Archive for February 2011

PRSA Advises on Ethical Use of PR Interns

February 26, 2011

PRSA recently submitted some guidelines on the ethical use of PR interns. The following is a copy of the blog post on PRSAY from February 10, 2011.

Paid or Unpaid, Time to Evaluate PR’s Use of Interns

Posted by Francis McDonald in February 10th 2011  

With the aggregate global economy slowly puttering along, and nearly 30 percent unemployment for recent college graduates, the American business community finds itself at a defining moment: on one side is a group of entrenched employees, many of whom have weathered the worst of mass layoffs, salary freezes and furloughs and are determined to hold onto their jobs.

On the other side is a continuously building wave of recent college grads, eager to supplant last year’s batch of the best and brightest in the public relations industry. Chomping at the bit, many are willing to do whatever it takes to secure that coveted first job — including, working for no pay and long hours, often doing the same level of work as a paid, full-time colleague.

Meet the modern PR intern. Long a linchpin of the public relations profession, today’s interns face a fiercely-competitive employment marketplace; one that is entrenched in a bog of high unemployment and stagnating salaries the likes of which the United States hasn’t experienced in nearly 80 years.

With this in mind, PRSA’s Board of Ethics and Professional Standards (BEPS) developed a set of guidelines, recommendations and best practices regarding the ethical use of paid and unpaid interns by public relations firms, businesses, government agencies and other organizations. It’s all part of Professional Standards Advisory PS-17: Ethical Use of Interns.

PRSA believes it to be ethically wrong to employ anyone who adds real value to an agency or employer without compensating them for their work — whether that compensation is monetary or in the form of educational credits. If billable work is being performed by an intern, he or she deserves some form of legal compensation.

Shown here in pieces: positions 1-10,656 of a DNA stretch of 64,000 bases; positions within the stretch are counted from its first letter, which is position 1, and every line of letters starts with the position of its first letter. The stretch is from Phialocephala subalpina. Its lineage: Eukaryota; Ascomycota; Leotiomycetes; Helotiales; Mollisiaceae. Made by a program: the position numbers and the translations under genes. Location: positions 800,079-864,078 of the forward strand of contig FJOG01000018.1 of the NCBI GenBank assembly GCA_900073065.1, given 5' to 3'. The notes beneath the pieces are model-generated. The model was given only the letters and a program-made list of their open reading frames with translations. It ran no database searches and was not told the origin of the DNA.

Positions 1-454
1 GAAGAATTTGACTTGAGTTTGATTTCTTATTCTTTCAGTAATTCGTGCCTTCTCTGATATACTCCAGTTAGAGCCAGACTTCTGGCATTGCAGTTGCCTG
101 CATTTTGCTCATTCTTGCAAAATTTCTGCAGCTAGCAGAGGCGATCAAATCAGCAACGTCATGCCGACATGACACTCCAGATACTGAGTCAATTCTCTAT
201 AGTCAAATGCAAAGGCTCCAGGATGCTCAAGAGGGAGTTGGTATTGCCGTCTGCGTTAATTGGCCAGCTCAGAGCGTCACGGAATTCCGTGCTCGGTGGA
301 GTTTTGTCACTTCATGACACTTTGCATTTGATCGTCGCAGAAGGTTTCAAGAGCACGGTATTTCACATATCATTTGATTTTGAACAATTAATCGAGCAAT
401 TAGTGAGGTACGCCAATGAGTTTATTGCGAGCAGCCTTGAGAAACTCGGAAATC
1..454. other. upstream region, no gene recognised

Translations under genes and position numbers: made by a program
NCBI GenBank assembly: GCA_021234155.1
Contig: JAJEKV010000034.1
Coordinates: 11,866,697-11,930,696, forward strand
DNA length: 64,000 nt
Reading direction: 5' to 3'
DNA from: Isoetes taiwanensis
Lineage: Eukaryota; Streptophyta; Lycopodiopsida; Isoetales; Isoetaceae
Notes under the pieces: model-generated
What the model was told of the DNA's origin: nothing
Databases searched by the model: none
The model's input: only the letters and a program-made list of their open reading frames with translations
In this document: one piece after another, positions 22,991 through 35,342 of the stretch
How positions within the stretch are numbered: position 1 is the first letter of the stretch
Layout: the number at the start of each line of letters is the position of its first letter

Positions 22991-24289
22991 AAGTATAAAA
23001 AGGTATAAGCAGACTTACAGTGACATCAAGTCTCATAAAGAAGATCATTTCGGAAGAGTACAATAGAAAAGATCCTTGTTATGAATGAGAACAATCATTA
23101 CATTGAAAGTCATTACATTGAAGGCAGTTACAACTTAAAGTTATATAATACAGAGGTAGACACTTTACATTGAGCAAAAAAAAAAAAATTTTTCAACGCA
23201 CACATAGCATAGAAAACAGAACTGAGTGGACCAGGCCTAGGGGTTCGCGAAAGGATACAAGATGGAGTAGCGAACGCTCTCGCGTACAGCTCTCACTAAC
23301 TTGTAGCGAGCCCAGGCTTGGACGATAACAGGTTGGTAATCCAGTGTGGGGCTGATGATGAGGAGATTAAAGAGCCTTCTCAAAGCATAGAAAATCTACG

We are not alone in our stance. In Britain, a similar debate is raging, and many of our UK-based industry peers concur with PRSA’s stance. According to a recent PRWeek (UK) article, the UK’s Public Relations Consultants Association (PRCA) is examining potential recommendations on the subject for its members, while the Chartered Institute of Public Relations (CIPR) has established a series of best practices and recommendations on the use of interns.

All of which comes on the heels of a scathing BBC expose into the use of unpaid interns, and subsequent editorial from PRWeek (UK) editor Danny Rogers, in which he said, “unpaid interns do [the public relations] industry a disservice.

The time is now to reform our profession’s concept of the ethical use of paid and unpaid interns. We need a frank discussion to assess whether our industry’s internship opportunities are truly adding the value that recent grads need to prosper.

As PRSA explored this issue, it became apparent that there are clearly legal, but most importantly, numerous ethical concerns beyond the obvious of whether a person should be paid for work performed.

The primary question for employers is: “Does the position being offered meet the legal standard set in federal and state law?” Similarly, students must ponder whether an internship will be a significant career builder, as opposed to just a mindless activity that provides little to no immediate academic or work experience, with no guaranteed compensation.